Callum Murray with Elie Cain, and George and Ginny Barnes and Susanne Lee at the West Montgomery County Citizens Association meeting on Dec. 10. Murray, author of Potomac’s Master Plan, is retiring from Montgomery County Park and Planning. Photos by Mary Kimm/The Almanac
Whatever one likes about Potomac, Callum Murray probably had something to do with keeping it that way. That was the message at last week’s West Montgomery County Citizens Association meeting, marking Murray’s plan to retire.
What Potomac looks like, from tree-lined streams to rustic roads, from larger lots to limited commercial development is guided by the Potomac Master Plan, dated 2002 and authored by Callum Murray, lead planner for Potomac and the Agricultural Reserve for Montgomery County Park and Planning.
Susanne Lee, president of West Montgomery, presented Murray with a crystal decanter, engraved: To Callum, Our Hero, Always. It was the Dec. 10, 2014 meeting of West Montgomery. Once a year, Callum Murray presented an update on planning in Potomac to the group, but this year, that presentation was more informal.
Susanne Lee, president of West Montgomery, suggested that possibly the correct tribute to Murray would be to read aloud the 262-page master plan written in 2002. Here is how it begins:
"As Potomac has evolved from rural and agricultural to a semi-rural and suburban subregion, it has retained much of its green character and environmental qualities. These qualities are under threat. Inexorable population growth continues to foster intense development pressure on the Potomac Subregion. This Master Plan strongly recommends that sustaining the environment be the pre-eminent policy determinant in a subregion so defined by its natural resources. New development and redevelopment must respect and enhance the Subregion's environmental quality, while helping to build communities and resources that will serve existing and future generations of residents."
Lee talked about how it feels to be a citizen activist in a meeting with developers, land use attorneys and elected officials. “You come out of those meeting with the men in suits and you feel like you can’t ever have as much influence as they do.”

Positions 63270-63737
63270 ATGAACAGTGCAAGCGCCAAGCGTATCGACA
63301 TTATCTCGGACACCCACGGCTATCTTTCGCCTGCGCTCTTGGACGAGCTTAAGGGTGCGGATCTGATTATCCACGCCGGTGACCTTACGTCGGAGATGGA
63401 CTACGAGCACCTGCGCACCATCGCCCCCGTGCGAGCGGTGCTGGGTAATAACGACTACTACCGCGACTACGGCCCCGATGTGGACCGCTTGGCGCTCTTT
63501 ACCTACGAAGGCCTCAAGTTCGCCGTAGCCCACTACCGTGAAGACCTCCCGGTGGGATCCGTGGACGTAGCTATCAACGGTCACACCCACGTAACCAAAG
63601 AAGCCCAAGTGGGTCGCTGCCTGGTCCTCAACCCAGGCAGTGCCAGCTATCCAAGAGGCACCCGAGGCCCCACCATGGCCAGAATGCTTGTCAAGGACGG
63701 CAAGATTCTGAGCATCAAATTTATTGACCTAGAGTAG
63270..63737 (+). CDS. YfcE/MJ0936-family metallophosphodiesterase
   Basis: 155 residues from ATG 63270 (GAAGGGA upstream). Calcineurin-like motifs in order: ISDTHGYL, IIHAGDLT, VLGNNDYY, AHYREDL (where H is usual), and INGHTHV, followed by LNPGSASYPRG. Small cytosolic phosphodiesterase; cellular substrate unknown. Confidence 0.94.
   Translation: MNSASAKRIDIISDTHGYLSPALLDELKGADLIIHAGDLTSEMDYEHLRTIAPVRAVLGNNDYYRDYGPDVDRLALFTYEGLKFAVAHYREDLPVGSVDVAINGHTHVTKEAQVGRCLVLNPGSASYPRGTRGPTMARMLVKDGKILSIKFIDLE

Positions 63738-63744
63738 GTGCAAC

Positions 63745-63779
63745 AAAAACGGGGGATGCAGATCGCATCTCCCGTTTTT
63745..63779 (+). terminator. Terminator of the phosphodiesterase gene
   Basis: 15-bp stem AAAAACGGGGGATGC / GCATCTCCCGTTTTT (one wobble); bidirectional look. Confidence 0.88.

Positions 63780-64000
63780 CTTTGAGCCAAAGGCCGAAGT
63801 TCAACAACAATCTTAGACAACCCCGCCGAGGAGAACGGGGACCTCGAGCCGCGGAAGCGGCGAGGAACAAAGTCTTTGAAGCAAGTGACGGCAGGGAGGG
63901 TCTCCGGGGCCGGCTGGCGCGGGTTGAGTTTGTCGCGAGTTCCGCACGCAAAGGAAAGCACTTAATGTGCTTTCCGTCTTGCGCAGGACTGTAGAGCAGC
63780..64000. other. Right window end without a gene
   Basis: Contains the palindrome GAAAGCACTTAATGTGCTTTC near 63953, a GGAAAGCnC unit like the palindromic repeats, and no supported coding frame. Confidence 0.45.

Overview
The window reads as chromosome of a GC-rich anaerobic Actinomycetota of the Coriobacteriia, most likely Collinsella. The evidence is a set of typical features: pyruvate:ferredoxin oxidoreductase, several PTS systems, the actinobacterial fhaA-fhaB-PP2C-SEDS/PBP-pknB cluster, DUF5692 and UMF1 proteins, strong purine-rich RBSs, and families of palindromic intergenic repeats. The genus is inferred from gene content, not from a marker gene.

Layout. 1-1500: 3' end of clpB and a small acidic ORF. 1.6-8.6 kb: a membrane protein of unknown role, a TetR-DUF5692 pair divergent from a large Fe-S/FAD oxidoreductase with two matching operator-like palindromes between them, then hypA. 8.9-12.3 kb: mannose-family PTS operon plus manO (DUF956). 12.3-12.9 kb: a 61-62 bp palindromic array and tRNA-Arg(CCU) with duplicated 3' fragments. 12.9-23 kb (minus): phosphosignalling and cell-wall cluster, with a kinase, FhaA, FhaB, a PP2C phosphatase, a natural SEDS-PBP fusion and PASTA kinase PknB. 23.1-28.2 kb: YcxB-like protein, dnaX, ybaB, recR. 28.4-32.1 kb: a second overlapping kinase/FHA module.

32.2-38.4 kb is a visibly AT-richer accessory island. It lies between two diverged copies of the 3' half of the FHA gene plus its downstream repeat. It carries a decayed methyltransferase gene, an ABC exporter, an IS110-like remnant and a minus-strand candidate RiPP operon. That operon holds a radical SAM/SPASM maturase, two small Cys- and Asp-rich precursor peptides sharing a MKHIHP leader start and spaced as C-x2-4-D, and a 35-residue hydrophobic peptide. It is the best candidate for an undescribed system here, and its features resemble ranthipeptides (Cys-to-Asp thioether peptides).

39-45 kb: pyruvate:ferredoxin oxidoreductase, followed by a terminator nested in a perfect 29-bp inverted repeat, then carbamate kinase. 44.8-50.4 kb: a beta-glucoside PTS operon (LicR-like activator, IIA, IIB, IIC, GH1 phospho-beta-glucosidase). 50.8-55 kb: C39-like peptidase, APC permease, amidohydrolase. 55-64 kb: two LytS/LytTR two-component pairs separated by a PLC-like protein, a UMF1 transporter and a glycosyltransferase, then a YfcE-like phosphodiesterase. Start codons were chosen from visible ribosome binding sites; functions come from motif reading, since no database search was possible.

But Murray and the Master Plan made all the difference, Lee said. “Callum, you gave citizens an insider influence, and you watched out for us. … Bad things haven’t happened here because of the Master Plan.”
Murray was born in Scotland and worked as a planner there for 15 years before coming to the United States. His first day working for Park and Planning here was Dec. 19, 1988. Murray related that in 1998, when he finished the contentious Friendship Heights Sector Plan, a colleague asked what he’d been assigned next. When Murray answered the Potomac Master Plan, the colleague replies: “Wow, you must have really ticked someone off!”
In 2000, he began the process of rewriting the Potomac Master Plan for the first time since 1980. At the time, several transportation proposals threatened Potomac’s equilibrium, including a possible techway leading to a new bridge across the Potomac River near Blockhouse Point, widening River Road to four lanes from Piney Meetinghouse Road to the Beltway, plus widening many other Potomac roads.
But Murray set the stage by defining Potomac’s role as a “green wedge,” providing a critical environmental buffer along the Potomac River, thus protecting the region’s drinking water. This emphasis on the environment served as the underpinnings of a plan that maintain’s Potomac’s semi-rural setting. The Potomac Master Plan Advisory Committee included Elie Cain, Ginny Barnes, Diana Conway, Robert Hanson and others who continue to advocate for the the environment and the low density vision for Potomac.
“It was really a wonderful ride. Thank you,” said Elie Cain to Murray at last week’s meeting.
Murray has also overseen the implementation of many things envisioned in the Master Plan over the years, including adding hundreds of acres of parkland, plus guiding the needed housing and other density in places with access to transportation, for example at Potomac Park Place (site previously called Fortune Park) and Quarry Springs in the former Stoneyhurst Quarry.
For the future, Murray, who cannot string two sentences together without a funny anecdote in between, said Potomac is in good hands, with both experienced planners and what called Millennial planners, who are, “smart, ethical, idealistic, good with technology and ride their bikes to work.”
To read the Potomac Master Plan, visit http://www.montgomeryplanning.org/community/plan_areas/potomac/master_plans/potomac/potomactoc.shtm